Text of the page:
OK, I admit it: I've used my saliva to clean my kids' faces, smooth their eyebrows, tame their unmanageable cowlicks, rub a stain out of their disgusting shirts, and fix my daughter's makeup flubs. There probably isn't anything I haven't cleaned with spit. Sorry?
I'm pretty sure everyone does the smelling of armpits and/or baby butts in order to decide whether or not a bath (or a diaper change) is really necessary. With kids, armpits and feet are key. If they don't smell, maybe we can move the bath to the next day? Yeah, that's solid logic if you ask me.
You know those times you lift up the toilet lid and can't quite understand what you're looking at? Kids do gross things into the toilet and, every now and then, the mom has to look a little closer, or worse — dig something out to conclude the investigation.
It's not what I would really consider a good time, but at least I get to pretend I'm some super secret detective for the hour it takes me to clean the bathroom.
My son is notorious for deciding, mid-chew, that he doesn't want the very last bite of peanut butter cookie I really wanted but gave him instead. No mom will admit to letting their child spit into her palm, only eat whatever was previously in her kid's mouth herself, because that would be appalling.*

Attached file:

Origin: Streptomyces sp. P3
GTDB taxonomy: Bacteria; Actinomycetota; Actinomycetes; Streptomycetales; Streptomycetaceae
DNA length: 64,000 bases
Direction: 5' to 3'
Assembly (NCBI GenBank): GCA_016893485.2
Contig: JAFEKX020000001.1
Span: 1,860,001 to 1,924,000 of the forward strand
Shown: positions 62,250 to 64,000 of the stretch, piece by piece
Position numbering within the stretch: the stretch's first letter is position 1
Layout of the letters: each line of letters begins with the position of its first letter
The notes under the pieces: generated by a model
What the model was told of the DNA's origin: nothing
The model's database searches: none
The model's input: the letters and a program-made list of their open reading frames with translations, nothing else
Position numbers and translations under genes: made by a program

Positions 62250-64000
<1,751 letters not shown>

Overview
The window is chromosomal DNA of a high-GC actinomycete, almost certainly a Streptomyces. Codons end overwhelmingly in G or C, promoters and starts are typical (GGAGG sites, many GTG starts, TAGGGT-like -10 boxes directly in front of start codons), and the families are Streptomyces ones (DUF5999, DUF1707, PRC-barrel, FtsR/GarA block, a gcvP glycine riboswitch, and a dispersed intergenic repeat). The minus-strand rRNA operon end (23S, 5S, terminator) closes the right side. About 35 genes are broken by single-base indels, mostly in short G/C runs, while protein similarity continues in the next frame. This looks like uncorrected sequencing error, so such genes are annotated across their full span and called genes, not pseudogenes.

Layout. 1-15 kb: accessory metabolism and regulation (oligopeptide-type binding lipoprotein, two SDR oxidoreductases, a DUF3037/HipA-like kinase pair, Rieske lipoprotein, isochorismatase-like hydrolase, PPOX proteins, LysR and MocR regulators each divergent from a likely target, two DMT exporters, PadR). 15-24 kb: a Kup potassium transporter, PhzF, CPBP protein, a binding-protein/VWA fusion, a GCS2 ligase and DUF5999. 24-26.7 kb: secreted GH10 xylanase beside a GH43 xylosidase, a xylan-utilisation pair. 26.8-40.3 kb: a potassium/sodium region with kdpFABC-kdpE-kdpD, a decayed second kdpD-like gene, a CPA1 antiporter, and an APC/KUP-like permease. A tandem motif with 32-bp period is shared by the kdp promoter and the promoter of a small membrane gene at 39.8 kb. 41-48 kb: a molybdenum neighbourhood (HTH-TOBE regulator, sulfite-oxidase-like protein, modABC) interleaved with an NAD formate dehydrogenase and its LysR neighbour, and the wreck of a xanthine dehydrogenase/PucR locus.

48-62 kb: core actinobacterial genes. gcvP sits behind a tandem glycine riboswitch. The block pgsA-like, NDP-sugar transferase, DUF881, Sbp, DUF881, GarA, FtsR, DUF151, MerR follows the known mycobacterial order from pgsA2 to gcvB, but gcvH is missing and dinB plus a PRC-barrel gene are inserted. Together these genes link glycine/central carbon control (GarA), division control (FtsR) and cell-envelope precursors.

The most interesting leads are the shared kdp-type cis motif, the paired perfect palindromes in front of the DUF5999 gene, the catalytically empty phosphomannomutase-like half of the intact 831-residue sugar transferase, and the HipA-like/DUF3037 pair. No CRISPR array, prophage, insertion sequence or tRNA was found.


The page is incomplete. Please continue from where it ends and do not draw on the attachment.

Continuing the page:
*Not an admission of guilt
Look, pockets aren't always available. So if your kid needs a snack on-the-go, maybe you put it in your dirty bra you haven't washed in an amount of time you can't calculate so your kid can eat when they're hungry.
I can't say for sure if my bra has, at one time, held a Pop-Tart I knew I'd want while on a run, but you never know. My kids store stuff in weird places all the time, so who cares?
You know "those" mornings where one kid is sick and pukes all over your foot, and the other accidentally missed the toilet and somehow got pee on your shirt but you don't have time to change so you pick up whatever's at the top of the laundry pile to wipe yourself clean (at least for now)? Yeah, me neither.
I mean, if a mom goes so far as to spit-clean everything and use her hand to wipe the snot after a sneeze, is it really beneath her to actually pick a nose when a child is in need? No. No it's not.
Some moms (not naming names) might misplace a toothbrush a time or two, resulting in an epic finger-brushing session that feels too gross to discuss at length. Not that I would know, or anything.
OK, I think it's fair to say there are plenty of moms peeing in showers to "save time." Sorry not sorry, but this is just an efficient bathroom decision.
Oy. Tampons are put in place to do their job, then are quickly forgotten in the midst of parenting, work, and life. I know it's disgusting, but changing your tampon every four-to-six hours is harder than it sounds when you're raising children and working and trying to keep your life together. If there's no pressing need to change it, maybe 10-12 hours is more your speed (though not recommended)?
In an ear to pull our your kid's wax. Between butt cheeks to remove a Lego (true story). In the mouth to "see what's caught between molars." Whatever it is, moms have done it. We're not proud, but it gets the job done.
No one ever said parenting would be easy (they also didn't tell you how gross it'd all be).